Saturday, February 16, 2008

Drapetomania, School Refusal and Hikikomori

I learned a lot of things in one day, and got up this morning to read something I was just too tired to finish reading last night.

When I read I don't mutter, so when I gasped aloud I knew I had read something worth quoting somewhere, to someone:
The hikikomori studied and interviewed for Zielenziger's book were not autistic, but bright intelligent people who have discovered independent thinking and a sense of self that the current Japanese environment cannot accommodate.

I'll get to links and references in a minute. An unschooling mom (Meghan, in California) sent me a copy of a movie, a faux documentary, that was on TV I don't get. I didn't watch it when I first got it, but yesterday I watched This is Spinal Tap and started thinking about the value of documentary-for-fun. So I pulled out that tape of "The Confederate States of America." It's a fake documentary done by a fake British Broadcasting system with a fake Canadian historian adding lots of commentary. It's all part of the one big fiction. There are commercials, because it's done as a TV documentary that breaks for commercials, but the commercials are part of the false over-all.

In the program and one of its commercials, they talked about a disease called "drapetomania," and I looked it up, figuring Wikipedia might say it was created for that documentary. No, it was, in the 19th century, a real, medical "mental illness." Drapetomania caused slaves to flee captivity.

So I thought I would look up "school refusal," which I thought would lead to a Japanese term and phenomenon. A few years ago, I spent some time with a Japanese unschooling mom who translated some of my writing (and prefers anonymity) and she said that in Japan they lock kids up in mental hospitals for "school refusal." But it turns out School Refusal was a European disease that spread to the U.S. Somewhere in there as I read, though, I came upon "Hikikomori," which can cause school refusal in Japan.

I'm just pointing out the tip of an iceberg. I don't intend to examine, map or calculate the size and weight of this iceberg. The fact that it exists is plenty for me.

During the slave period in the U.S., it was considered a mental illness to want to escape. Today, 150 years later, there are diseases to describe school children who wish they weren't required by the government to be in school, and it's a disease not to want to leave your house to go out and mingle with the culture at large.

If you don't want to read any more, I don't blame you.
If you do want to read more, I'll make it easy:

C.S.A. the Movie
School Refusal in Children and Adolescents, in The American Family Physician.
School Refusal on wikipedia, which led me to their entry on Hikikomori
which led to
Japan's nervous breakdown, by Michael Zielenziger, excerpts from his book Shutting Out the Sun: How Japan Created its own Lost Generation. One quote:
Unable to work, attend school, or interact with outsiders, they cannot latch onto the well-oiled conveyor belt that carries young boys from preschool through college, then deposits them directly into the workplace-a system that makes Japan seem orderly and purposeful to outsiders, even as it has begun to break down.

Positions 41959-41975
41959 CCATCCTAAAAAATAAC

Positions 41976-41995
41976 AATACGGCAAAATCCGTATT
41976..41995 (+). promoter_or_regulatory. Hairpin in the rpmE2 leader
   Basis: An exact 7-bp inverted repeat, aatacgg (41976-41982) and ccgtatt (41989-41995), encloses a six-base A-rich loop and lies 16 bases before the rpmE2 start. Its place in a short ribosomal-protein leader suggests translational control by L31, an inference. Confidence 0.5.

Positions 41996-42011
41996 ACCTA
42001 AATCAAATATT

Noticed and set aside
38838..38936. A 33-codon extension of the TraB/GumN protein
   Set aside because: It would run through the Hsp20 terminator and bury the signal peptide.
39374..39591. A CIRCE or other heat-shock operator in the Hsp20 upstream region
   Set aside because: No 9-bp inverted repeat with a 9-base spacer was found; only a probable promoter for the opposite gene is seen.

Unschoolers, I hope it will lead you to spend extra time with your children today, in peace and joy.


Schuyler said...

David went to high school in Tokyo at a private school after he refused to go back to boarding school in the UK. He says that many of the Japanese students there would probably be classified as Hikikomori now. David is fascinated by the links here and figures he probably suffered from School Refusal. Well he ran away from boarding school a lot. Spent some time with a bottle of vodka and some porn magazines in a tent in the English countryside while the police hunted him down on one of his escape attempts. Unfortunately for him his partner in crime got freaked out and called his mom on the first night out.

Anonymous said...

This reminded me of this:

Which was the context when I heard of school refusal in Japan before.

(Since this blog is all about these connections, thought I'd share :) )

Sandra Dodd said...

Very cool!!!
"Tokyo Shure was founded in June 1985 while school-refusing children were increasing. Keiko Okuchi founded it as a space where any child can be her/himself and make with support of parents of school refusing children and other citizens. Nowadays, Tokyo Shure is known to as one of the oldest free schools."

Thank you, Talya! I hadn't known about that at all.

Sandra Dodd said...

There is some discussion at

AAFP "diagnoses" school refusal

~Katherine said...

I just got a new rss feed reader for my desktop (RSSOwl.. love it) and I'm moseying through the blogs I have been following to read what I missed the first go round.

Hikikomori. I knew that was familiar. No lie, the university textbook defined it is a psychosomatic *disease* that people in some modernizing cultures contract. I remember now. There are similar "diseases" classifications I find just as strange, all listed psychosomatic.

It's all in somebody's head apparently. Tee hee. Who's head? That's my question. :D

Most of them seem to stem from some sort of newish (100-150 years give or take) standard that people have taken to balking at.

I just find it entertaining in a mirthless sorta way but if I keep too long at it... well I start feeling sick. Hmm.. but it may be psychosomatic. P~~~


Related Posts with Thumbnails